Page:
NADbank media fest belies size of interested audience

Rob Young is a founding partner and senior vice-president, planning and research at Toronto-based Harrison, Young, Pesonen & Newell, one of Canada's largest media management operations. Friday, Oct. 29 was a very interesting day. I was interviewed by five newspaper...

Rob Young is a founding partner and senior vice-president, planning and research at Toronto-based Harrison, Young, Pesonen & Newell, one of Canada’s largest media management operations.

Friday, Oct. 29 was a very interesting day. I was interviewed by five newspaper reporters, two trade magazine reporters, one radio journalist and contacted by two TV producers who wanted to do a videotaping.

Had I discovered a cure for cancer? Nope. Had I won the 1999 Nobel Prize for great media planning? Afraid not. The reality was far less exciting. The NADbank newspaper readership results had been released that morning and I was deemed one of a handful of media buying experts who could make sense of the numbers.

As is generally the case with government reports, royal commmission findings, inquest recommendations and the like, the results of NADbank ’99 had been leaked to the media well in advance of the ‘official’ publication date.

Even so, the newspaper industry in general and the Toronto media in particular, wanted to know what this eagerly awaited report card had to say about the National Post’s performance and its impact on existing daily newspapers across the country.

I say ‘eagerly’ awaited, but the fact is, the readership results had meaning for only a very small number of media professionals. I’m sure most of the population of Canada – excluding these few hundred media elite – could care less about NADbank and its numbers.

With apologies to Winston Churchill, almost never has so much been written by so many about a subject of interest to so few. Not surprisingly, the last time Canadian dailies devoted this much space to a story of interest to almost no one was also a story that affected the reporters and publishers themselves – when Conrad Black’s Hollinger bought Southam.

As I read the Saturday, Oct. 30 papers, I tried to imagine the looks of bewilderment on the faces of Toronto readers as they scanned umpteen articles chock-full of references to average issue readership, EMA coverage, reader profiles and ad revenue share impacts. Even media professionals with a full night’s sleep have to focus their energy in order to stay awake during media presentations. My heart went out to those bleary-eyed subscribers looking for a little interesting reading to accompany their bacon and eggs. How their eyes must have glazed over.

In addition to the spectacle of thousands of words, carried in millions of copies, consumed by dozens of readers, was the bizarre nature of the stories themselves.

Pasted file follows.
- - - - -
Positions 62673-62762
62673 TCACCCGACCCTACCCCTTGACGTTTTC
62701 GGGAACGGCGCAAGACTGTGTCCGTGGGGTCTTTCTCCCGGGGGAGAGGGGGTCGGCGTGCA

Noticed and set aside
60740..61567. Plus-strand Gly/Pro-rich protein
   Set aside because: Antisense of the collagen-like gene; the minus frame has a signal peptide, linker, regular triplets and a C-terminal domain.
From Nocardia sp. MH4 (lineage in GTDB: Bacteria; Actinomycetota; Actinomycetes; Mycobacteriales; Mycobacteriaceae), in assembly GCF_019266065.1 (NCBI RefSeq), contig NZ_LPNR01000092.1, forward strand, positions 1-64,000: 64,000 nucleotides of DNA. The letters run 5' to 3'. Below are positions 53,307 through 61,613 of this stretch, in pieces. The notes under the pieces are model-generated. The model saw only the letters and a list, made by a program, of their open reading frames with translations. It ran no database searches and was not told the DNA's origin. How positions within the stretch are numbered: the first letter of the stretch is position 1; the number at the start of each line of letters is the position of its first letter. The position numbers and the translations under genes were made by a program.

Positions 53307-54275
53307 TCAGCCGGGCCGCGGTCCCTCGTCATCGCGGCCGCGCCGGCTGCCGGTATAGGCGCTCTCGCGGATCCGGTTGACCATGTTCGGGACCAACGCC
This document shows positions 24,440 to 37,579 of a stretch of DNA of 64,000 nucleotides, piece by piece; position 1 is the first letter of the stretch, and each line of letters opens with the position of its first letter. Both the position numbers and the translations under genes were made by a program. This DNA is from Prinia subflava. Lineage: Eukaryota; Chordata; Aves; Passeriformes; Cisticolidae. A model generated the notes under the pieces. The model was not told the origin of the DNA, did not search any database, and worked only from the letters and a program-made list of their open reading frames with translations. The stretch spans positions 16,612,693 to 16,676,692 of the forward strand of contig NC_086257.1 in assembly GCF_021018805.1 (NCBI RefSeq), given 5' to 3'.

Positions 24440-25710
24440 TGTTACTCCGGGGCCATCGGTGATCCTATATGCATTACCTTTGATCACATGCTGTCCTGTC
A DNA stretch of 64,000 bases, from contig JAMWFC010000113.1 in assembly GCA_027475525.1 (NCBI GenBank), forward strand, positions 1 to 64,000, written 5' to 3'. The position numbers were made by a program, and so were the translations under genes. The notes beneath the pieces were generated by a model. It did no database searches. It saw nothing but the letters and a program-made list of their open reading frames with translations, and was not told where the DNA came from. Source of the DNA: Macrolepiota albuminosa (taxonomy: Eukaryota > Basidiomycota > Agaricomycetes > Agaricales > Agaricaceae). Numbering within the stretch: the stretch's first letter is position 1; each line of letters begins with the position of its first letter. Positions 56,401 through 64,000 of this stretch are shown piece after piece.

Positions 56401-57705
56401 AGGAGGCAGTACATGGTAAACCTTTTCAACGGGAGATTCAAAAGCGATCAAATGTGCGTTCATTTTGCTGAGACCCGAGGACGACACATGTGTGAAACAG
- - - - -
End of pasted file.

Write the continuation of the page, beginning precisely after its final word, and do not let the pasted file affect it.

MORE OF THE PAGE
In Toronto, we had one set of NADbank numbers, but you’d never have known it after reading the stories printed by four different newspaper reporting organizations. Boy, when newspapers cover themselves, objectivity sure takes a beating.

Take this test and see for yourself.

Here are four excerpts from the Saturday, Oct. 30 issues of Toronto’s Star, Sun, Globe and Post.

Knowing what you know about how the newpapers fared in the NADbank study, try to attribute these quotes to the right paper.

Here’s an excerpt from paper no.1. The publishers of that daily felt the numbers must be wrong.

‘The NADbank Toronto findings do not make sense. National Post executives, however, will cling to this suspect data like a Titanic passenger to a life vest.’

This excerpt from paper no. 2 focuses on the fact that the Star was big before and is still big now.

‘Top spot in the Toronto market – a key battleground for readers and advertisers – went to The Toronto Star, which retained a commanding lead in the long-awaited survey…’

Paper no. 3 sees a neck-and-neck race developing between The Globe and the newcomer.

‘The Globe and Mail has lost 16% of its readership in major Canadian markets, putting it in a virtual tie with the National Post, which was launched a year ago…’

Finally, paper no. 4 offered up an unchanged personality. They claimed to be a true winner.

‘Who’s winning the newspaper war? We are. We were the only newspaper not to undergo a personality transplant in the past year. Our readers know what we’re about…’

If you hadn’t already been able to figure it out, here are the answers:

1) The Globe and Mail

2) The Toronto Star

3) National Post

4) The Toronto Sun

Surprised? No? That’s the crux of the problem.

We witnessed four very different but predictable newspaper stories, from four daily newspapers and four vested interests, reporting upon one set of cold, hard readership data, to only a few hundred interested people out of the millions of readers exposed to the papers.

Like I said, Oct. 29 was a very interesting news day.

Send your comments via e-mail to ryoung@hypn.com.